Poaching is common as certain markets value tiger fur, bones, and exotic body parts used in medicine. These medicines don’t work, however, but the market still has demand even today. In China, for example, the South China tiger was pushed to functional extinction when the government declared them pests and wholesale slaughter happened across the country.
Aside from poachers and hunters, habitat loss is the other reason. Tigers generally need 10-15 square miles of territory in the wild to patrol and feed. Less than this, and it’s likely they will starve. As forest biomes are destroyed for lumber, space, and other resources, tigers lose their homes.
Human-tiger conflict is only likely to increase in the future, but it shouldn’t distract us from the benefits of a thriving wild tiger population. Healthy ecosystems are composed of producers at the bottom level (such as green plants), primary consumers which feed on plants (such as rodents), secondary consumers which prey on small- and medium-sized primary consumers (such as small felines), and top-level consumers which feed on medium- and large-primary and secondary consumers. If we only see the threat posed to humans by apex predators such as tigers and leopards — and therefore work to bring about their extinction — the ecosystem will become unbalanced, leading to its decline and even collapse.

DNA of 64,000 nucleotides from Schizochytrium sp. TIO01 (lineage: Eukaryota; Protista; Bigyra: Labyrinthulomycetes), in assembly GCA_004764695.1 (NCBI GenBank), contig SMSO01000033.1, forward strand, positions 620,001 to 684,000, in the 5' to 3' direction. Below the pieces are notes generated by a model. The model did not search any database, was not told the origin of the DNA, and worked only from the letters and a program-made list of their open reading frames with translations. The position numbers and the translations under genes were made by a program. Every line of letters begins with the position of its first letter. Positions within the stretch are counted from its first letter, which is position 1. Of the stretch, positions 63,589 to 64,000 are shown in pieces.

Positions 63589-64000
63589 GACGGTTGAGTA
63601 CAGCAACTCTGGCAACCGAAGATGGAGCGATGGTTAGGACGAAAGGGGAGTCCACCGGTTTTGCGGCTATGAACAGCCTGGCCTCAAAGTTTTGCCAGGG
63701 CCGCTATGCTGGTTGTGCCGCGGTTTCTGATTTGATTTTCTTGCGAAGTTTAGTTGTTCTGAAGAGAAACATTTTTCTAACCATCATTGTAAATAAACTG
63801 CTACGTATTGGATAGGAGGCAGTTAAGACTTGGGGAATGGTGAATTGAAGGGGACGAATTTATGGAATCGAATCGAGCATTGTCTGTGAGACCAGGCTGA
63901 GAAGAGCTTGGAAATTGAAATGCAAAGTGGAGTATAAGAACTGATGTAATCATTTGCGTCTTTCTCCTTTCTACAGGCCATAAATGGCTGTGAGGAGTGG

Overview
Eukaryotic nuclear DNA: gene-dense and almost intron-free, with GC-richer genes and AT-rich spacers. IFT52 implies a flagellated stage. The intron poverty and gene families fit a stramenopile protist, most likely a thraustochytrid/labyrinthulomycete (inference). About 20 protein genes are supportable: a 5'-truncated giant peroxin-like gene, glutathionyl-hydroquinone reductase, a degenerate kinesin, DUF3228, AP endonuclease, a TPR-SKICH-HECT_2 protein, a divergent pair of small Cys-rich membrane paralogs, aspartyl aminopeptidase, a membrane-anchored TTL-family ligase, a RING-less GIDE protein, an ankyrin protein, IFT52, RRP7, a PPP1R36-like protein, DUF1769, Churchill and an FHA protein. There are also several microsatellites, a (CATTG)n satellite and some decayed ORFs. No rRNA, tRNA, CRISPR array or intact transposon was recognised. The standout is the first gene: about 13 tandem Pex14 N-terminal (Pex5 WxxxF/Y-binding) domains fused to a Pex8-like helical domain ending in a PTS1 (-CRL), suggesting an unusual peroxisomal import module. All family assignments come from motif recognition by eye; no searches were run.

Outside the fictional realm of the jianghu, however, tigers had all but disappeared from China as recently as two decades ago. Taxonomically, all tigers in the world belong to a single species, though the global population was roughly divided into nine subspecies based on geographical distribution. Unfortunately, three of these subspecies — the Javan, Caspian, and Bali tigers — were driven to extinction by the mid- to late-20th century. The South China tiger, although still hanging on, is considered extinct in the wild.